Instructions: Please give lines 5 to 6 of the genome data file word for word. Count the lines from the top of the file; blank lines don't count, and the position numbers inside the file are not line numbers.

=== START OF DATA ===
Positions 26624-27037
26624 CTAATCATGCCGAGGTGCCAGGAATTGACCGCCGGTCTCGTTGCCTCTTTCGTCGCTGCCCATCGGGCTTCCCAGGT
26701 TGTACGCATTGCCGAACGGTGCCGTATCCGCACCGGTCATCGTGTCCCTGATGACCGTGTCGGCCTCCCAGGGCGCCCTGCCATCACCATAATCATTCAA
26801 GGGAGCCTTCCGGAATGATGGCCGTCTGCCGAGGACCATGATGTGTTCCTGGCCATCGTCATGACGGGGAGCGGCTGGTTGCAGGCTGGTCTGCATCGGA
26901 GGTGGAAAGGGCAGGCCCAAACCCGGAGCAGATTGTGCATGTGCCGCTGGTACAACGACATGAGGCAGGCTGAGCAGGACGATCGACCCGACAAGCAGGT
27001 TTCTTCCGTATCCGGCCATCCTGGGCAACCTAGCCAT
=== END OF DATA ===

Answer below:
26901 GGTGGAAAGGGCAGGCCCAAACCCGGAGCAGATTGTGCATGTGCCGCTGGTACAACGACATGAGGCAGGCTGAGCAGGACGATCGACCCGACAAGCAGGT
27001 TTCTTCCGTATCCGGCCATCCTGGGCAACCTAGCCAT